Like it or not, your mouth is home to a thriving community of microbial life. More than 600 different species of bacteria reside in this "microbiome," yet everyone hosts a unique set of bugs, and this could have important implications for health and disease. In a study published online in Genome Research
), scientists have performed the first global survey of salivary microbes, finding that the oral microbiome of your neighbor is just as different from yours as someone across the globe.
The human body harbors ten times more bacterial cells than human cells - a stunning figure that suggests a likely dynamic between ourselves and the bacteria we carry, both in healthy and disease states. The National Institutes of Health recently launched an initiative to categorize the microbiomes of several regions of the body, with early studies focusing on the intestines and skin. It is appreciated that the human mouth, a major entry point for bacteria into the body, also contains a diverse array of microbial species. Yet microbiome diversity between individuals, and how this relates to diet, environment, health, and disease, remains unexplored.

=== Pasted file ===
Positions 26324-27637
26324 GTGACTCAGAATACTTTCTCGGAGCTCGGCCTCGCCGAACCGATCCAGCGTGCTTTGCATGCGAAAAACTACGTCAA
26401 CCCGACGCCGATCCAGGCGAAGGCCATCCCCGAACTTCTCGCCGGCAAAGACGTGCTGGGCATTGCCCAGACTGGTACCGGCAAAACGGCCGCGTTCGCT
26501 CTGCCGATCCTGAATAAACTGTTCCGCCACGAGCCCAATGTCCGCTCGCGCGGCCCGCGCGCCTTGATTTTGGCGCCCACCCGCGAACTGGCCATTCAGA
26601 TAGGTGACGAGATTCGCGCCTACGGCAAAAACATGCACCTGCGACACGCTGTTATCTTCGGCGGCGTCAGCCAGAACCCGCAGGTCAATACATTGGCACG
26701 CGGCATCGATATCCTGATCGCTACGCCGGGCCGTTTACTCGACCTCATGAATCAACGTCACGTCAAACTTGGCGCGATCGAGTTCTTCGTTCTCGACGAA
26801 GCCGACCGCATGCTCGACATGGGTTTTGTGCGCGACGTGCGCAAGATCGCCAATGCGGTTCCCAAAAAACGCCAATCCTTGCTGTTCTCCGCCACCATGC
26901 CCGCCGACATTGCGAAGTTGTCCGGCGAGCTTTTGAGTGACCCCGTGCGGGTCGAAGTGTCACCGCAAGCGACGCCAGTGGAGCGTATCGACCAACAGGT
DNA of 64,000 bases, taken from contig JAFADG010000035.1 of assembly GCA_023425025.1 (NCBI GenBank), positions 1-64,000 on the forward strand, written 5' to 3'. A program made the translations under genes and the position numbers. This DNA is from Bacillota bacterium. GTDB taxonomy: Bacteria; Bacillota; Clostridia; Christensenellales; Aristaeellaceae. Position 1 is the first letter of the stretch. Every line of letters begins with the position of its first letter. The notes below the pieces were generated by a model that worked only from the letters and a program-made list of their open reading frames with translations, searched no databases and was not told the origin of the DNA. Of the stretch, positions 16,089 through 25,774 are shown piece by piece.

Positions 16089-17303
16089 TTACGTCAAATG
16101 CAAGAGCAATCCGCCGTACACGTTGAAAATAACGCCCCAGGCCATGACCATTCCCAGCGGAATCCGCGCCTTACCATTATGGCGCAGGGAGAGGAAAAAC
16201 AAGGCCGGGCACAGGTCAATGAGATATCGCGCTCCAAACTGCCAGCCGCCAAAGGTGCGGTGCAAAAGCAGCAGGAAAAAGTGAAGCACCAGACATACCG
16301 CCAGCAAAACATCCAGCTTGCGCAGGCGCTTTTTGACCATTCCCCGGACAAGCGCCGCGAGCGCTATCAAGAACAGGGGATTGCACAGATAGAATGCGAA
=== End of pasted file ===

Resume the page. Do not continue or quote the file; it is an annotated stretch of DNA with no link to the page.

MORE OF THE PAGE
In this study, scientists have conducted the first in-depth study of global diversity in a human microbiome, characterizing the microbial life in human saliva from regions around the world. The researchers, led by Dr. Mark Stoneking of the Max Planck Institute for Evolutionary Anthropology in Leipzig, Germany, have sequenced and analyzed variation in the bacterial gene encoding 16S rRNA, a component of the ribosome, in the salivary "metagenome" of 120 healthy subjects from six geographic areas. Stoneking and colleagues then compared the sequences they found with a database of 16S rRNA sequences to categorize the types of bacteria present.
The group observed that there is considerable diversity of bacterial life in the saliva microbiome, both within and between individuals. However, they made an unexpected finding when comparing samples from different geographic areas. "The saliva microbiome does not vary substantially around the world," Stoneking described. "Which seems surprising given the large diversity in diet and other cultural factors that could influence the human salivary microbiome." Stoneking explained that this suggests the life inhabiting the mouth of your next-door neighbor is likely to be just as different from yours as someone on the other side of the world.
Stoneking noted that by studying sequences from an easily obtained saliva sample, their work has provided the foundation for future studies exploring the influence of diet, cultural factors, and disease on variation in the saliva microbiome. In addition, the group's findings could help analyze human migrations and populations. While it may not be pleasant to think about the life teeming in your mouth, it is now evident that we will be able to learn a lot about oral health and disease by understanding what is living there.